“On the morning of the 30th Aug an attack was made by the ruffians on Osawatomie numbering some 400 by whose scouts our dear Fredk was shot dead without warning he supposing them to be Free State men or near as we can learn. One other man a Cousin of Mr. Adair was murdered by them about the same time. At this time I was about 3 miles off where I had some 14 or 15 men over night that I had just enlisted to serve under me as regulars. There I collected as well as I could with some 12 or 15 more & in about ¾ of an Hour attacked them from a wood with thick undergroth, with this force we threw them into confusion for about 15 or 20 minutes during which time we killed & wounded from 70 to 80 of the enemy as they say & then we escaped as well as we could with one killed while escaping; two or three wounded; & as many more missing. Four or Five Free State men were butchered during the day as well. Jason fought bravely by my side during the fight & escaped with me he unhurt. I was struck by a partly spent Grape Canister, or Rifle shot which bruised me some but did not injure me seriously. “Hitherto the Lord both helped me” notwithstanding my afflictions. Things now seem rather quiet just now; but what another Hour will bring I cannot say...”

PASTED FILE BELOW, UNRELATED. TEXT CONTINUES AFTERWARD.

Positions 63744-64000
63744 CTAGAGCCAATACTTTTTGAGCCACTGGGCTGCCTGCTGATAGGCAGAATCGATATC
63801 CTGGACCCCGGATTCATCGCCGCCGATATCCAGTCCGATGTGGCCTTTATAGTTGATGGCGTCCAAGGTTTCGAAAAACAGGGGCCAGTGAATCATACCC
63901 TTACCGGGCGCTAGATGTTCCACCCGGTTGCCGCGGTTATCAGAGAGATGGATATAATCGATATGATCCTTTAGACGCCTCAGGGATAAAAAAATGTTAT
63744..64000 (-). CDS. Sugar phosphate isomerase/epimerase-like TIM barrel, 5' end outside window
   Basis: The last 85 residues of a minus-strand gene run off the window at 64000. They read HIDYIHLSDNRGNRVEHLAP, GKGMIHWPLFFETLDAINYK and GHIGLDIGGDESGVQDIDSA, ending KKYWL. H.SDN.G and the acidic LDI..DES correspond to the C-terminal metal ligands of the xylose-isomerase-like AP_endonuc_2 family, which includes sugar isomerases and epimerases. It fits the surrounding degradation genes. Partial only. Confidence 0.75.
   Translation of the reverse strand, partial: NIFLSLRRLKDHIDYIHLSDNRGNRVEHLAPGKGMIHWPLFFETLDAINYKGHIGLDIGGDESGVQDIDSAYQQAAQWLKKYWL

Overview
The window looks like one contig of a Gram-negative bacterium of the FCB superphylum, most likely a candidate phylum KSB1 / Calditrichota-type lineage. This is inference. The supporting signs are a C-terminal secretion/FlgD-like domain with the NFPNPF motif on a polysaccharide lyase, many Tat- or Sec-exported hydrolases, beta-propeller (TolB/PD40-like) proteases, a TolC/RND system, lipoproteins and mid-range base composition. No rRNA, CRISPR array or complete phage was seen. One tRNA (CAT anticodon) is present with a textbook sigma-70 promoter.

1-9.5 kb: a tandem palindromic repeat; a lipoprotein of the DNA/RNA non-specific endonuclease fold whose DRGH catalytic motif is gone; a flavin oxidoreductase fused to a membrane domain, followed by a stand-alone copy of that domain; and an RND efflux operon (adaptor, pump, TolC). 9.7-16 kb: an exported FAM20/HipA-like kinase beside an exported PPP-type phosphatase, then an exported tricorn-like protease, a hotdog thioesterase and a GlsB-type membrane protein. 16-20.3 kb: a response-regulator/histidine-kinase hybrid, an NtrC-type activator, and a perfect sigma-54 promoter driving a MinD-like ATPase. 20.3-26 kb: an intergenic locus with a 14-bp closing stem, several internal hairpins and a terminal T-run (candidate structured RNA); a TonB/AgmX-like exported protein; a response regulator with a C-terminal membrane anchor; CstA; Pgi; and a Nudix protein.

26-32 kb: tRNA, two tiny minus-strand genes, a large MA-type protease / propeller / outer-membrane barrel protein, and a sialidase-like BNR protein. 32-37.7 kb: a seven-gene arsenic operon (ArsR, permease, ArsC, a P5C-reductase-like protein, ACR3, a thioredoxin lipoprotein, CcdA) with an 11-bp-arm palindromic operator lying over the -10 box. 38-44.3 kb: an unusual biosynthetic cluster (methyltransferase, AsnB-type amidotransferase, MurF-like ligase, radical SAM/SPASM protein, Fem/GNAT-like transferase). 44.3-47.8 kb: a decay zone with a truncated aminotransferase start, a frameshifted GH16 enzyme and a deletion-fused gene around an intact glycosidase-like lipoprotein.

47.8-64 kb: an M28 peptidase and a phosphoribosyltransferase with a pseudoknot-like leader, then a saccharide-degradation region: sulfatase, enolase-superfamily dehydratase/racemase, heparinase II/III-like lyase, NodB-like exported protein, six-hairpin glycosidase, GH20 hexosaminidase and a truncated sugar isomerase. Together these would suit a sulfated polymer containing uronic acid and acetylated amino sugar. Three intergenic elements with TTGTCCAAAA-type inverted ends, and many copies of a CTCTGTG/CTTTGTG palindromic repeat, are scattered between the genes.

Brown Leaves Kansas